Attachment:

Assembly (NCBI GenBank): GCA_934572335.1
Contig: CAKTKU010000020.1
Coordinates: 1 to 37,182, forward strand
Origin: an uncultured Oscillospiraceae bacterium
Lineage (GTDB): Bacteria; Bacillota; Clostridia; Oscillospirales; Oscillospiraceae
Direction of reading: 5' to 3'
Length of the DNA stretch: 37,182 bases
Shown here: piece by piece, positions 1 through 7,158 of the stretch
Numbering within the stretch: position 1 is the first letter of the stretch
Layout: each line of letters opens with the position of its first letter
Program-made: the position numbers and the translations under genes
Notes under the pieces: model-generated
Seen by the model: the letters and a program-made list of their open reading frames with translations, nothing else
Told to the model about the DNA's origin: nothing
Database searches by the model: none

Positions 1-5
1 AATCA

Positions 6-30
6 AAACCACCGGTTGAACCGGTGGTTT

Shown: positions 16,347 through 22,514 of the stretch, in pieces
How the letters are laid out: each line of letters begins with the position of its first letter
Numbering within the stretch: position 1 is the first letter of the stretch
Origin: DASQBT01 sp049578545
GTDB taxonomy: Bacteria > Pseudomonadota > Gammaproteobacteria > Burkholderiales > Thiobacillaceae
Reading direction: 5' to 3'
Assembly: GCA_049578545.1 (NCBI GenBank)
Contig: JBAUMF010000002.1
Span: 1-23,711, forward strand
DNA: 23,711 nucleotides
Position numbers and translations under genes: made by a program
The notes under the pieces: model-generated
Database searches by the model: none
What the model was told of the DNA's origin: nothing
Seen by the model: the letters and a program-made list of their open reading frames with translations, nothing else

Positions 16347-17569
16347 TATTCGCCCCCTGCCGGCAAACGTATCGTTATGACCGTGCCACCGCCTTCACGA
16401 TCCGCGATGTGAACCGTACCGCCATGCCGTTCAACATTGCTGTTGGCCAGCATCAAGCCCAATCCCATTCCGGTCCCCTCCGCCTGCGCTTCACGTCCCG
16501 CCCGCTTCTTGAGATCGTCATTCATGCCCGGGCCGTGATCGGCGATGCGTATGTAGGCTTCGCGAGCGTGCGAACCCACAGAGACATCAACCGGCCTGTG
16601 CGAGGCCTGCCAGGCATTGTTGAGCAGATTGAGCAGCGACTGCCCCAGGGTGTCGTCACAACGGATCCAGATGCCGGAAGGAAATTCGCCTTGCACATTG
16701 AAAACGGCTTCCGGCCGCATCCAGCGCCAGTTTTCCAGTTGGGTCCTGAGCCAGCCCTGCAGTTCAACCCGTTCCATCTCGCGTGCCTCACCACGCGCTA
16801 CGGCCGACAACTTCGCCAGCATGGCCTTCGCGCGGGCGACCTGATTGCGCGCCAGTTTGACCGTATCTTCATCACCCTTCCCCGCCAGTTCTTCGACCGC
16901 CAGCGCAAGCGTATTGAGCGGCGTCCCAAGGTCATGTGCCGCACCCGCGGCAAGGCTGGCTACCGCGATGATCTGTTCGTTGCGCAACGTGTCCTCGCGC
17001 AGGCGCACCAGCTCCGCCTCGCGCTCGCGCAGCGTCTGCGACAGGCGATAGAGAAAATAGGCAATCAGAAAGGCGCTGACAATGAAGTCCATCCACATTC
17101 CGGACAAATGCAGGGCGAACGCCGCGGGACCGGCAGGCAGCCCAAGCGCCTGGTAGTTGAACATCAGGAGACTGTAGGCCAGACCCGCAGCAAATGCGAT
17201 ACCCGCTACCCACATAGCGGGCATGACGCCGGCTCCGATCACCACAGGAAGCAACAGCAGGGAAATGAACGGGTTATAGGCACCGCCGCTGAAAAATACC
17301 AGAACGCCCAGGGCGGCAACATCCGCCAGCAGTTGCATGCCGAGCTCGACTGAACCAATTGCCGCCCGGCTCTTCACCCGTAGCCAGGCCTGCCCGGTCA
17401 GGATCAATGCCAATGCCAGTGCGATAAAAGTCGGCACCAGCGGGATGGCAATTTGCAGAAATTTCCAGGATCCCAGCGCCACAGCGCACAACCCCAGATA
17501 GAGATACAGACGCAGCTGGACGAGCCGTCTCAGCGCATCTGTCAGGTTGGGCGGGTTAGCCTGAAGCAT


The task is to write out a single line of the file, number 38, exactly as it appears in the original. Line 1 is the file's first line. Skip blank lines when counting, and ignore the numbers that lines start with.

16501 CCCGCTTCTTGAGATCGTCATTCATGCCCGGGCCGTGATCGGCGATGCGTATGTAGGCTTCGCGAGCGTGCGAACCCACAGAGACATCAACCGGCCTGTG